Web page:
Mercury and Venus

Mercury and Venus

by Rosalind Mist

What are stars made of? Where do they come from? What surrounds them in our Solar System? Learn all about the planets and stars with this dazzling series from QED.  See more details below


What are stars made of? Where do they come from? What surrounds them in our Solar System? Learn all about the planets and stars with this dazzling series from QED.

Editorial Reviews

Children's Literature - Caitlin Marineau
Mercury and Venus, a title in Amicus's "Up in Space" series for early independent readers, offers a brief introduction to the Sun's two closest planets. First introducing the Solar System, author Mist then begins with an overview of Mercury, offering descriptions of its asteroid-marked surface, long and hot days, and introduces the concept of space probes being used to explore local planets. She then delves into Venus, explaining that its layer of gases holds in heat, and that its numerous massive volcanoes make it unique in the Solar System. Large text will aid new readers, and colorful, full-page illustrations can help keep students engaged. The series offers only the most cursory introduction to the planets, however, so teachers and parents should be prepared to help explain concepts and offer further discussion to interested students. The book includes a glossary to help explain some of the terminology. The title would best be purchased with the series to allow early readers to familiarize themselves with the various bodies in the Solar System. Reviewer: Caitlin Marineau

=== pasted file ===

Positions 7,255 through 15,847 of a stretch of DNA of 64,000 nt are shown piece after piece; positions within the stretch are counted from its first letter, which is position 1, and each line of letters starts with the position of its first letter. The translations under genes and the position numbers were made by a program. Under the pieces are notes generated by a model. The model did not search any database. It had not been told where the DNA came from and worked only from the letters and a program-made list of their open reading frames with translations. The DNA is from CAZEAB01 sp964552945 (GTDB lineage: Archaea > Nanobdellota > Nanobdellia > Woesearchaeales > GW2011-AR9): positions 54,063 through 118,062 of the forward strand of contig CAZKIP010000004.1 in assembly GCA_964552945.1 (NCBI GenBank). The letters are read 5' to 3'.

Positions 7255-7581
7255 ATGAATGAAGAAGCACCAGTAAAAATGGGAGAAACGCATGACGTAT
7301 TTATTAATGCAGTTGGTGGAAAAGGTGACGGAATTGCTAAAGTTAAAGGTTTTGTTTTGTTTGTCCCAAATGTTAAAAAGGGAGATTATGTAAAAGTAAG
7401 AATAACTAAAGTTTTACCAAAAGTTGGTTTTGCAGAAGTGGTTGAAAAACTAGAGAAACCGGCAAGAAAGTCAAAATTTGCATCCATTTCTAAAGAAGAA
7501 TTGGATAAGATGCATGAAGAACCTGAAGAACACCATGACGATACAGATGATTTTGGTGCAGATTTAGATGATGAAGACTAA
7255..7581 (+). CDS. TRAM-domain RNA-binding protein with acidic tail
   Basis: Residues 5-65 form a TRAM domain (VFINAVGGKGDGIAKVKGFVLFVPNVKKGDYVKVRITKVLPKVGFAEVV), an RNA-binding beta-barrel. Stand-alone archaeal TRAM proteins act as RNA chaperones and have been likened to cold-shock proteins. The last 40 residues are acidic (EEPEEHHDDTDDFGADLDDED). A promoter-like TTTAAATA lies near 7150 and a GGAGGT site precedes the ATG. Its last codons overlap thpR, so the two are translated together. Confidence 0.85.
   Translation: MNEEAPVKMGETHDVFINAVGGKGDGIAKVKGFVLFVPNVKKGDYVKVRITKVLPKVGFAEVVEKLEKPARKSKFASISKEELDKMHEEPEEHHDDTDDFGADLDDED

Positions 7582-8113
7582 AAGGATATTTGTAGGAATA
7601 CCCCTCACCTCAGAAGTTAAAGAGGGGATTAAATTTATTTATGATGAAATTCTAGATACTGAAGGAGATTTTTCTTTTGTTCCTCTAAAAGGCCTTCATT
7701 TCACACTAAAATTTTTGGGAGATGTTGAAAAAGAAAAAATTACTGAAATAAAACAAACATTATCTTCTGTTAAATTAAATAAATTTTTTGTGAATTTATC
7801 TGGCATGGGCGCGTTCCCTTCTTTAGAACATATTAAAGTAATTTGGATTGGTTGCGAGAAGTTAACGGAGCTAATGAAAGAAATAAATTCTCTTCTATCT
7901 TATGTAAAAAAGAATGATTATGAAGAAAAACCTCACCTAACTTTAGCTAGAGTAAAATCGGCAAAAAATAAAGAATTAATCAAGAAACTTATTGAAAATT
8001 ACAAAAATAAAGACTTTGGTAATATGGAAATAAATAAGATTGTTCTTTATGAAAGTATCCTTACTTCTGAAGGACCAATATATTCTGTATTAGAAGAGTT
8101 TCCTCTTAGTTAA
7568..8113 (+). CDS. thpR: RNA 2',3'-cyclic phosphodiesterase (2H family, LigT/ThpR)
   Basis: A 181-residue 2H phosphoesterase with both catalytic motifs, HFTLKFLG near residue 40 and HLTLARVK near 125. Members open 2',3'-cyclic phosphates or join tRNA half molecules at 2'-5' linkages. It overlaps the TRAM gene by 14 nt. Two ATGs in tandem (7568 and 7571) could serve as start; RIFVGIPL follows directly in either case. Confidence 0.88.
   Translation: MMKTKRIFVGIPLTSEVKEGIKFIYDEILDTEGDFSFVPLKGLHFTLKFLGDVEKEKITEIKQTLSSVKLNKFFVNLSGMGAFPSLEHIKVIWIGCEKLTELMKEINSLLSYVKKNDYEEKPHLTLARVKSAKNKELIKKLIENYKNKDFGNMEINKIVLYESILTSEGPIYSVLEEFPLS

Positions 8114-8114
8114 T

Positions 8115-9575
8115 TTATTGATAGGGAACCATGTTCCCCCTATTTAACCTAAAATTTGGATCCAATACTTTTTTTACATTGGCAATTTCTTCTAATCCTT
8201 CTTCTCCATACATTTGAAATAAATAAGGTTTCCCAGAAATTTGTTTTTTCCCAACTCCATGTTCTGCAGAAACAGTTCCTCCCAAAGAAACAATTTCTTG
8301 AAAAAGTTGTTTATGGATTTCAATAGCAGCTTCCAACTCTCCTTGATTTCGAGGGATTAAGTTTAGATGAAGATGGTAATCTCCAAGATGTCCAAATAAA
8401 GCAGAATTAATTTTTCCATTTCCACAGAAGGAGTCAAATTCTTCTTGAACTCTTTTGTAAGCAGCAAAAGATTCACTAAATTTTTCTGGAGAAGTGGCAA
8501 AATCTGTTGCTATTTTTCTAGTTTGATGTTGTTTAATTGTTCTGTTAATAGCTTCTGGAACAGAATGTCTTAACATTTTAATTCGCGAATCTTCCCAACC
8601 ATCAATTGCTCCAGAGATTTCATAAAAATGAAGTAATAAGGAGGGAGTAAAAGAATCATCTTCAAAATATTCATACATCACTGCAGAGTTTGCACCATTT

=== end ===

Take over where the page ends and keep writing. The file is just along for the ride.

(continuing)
Children's Literature - Sharon Salluzzo
The first two pages provide a definition and overview of the Solar System. A drawing shows the size of the planets "roughly to scale, but the distances between them are not to scale." Browsing readers can look for the eye-catching star facts that are found throughout the book. Clear, simple sentences offer physical descriptions of Mercury and Venus. Readers will learn what makes Mercury so unusual. Transits are explained and readers are notified that the next transit of Venus, when it will move between the Sun and Earth, will occur June 5 to 6, 2012. There are a few experiments for readers. Readers can see what the Magellan probe looks like. The photos are clear and interesting. A glossary and index are also included. The final page contains notes for parents and teachers offering further information and an experiment. A mix of drawing and photographs in this 24-page book will help both browsers and students working on assignments. Sidebars are distinguished from the main text by print size. This is part of the "QEB Solar System" series, which, taken as a whole, provides a good introduction for young readers to the sun, planets, moons, meteors, asteroids and comets. Reviewer: Sharon Salluzzo

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Product Details

QEB Publishing
Publication date:
Up in Space Series
Product dimensions:
6.25(w) x 9.25(h) x 0.25(d)
AD580L (what's this?)
Age Range:
3 - 5 Years

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Meet the Author

Rosalind Mist began her career as a rocket scientist before progressing to writing about science for children. When not writing or working for a scientific society, she can be found encouraging her bees to make honey. She lives in Surrey with her husband and a small flock of bantam chickens.

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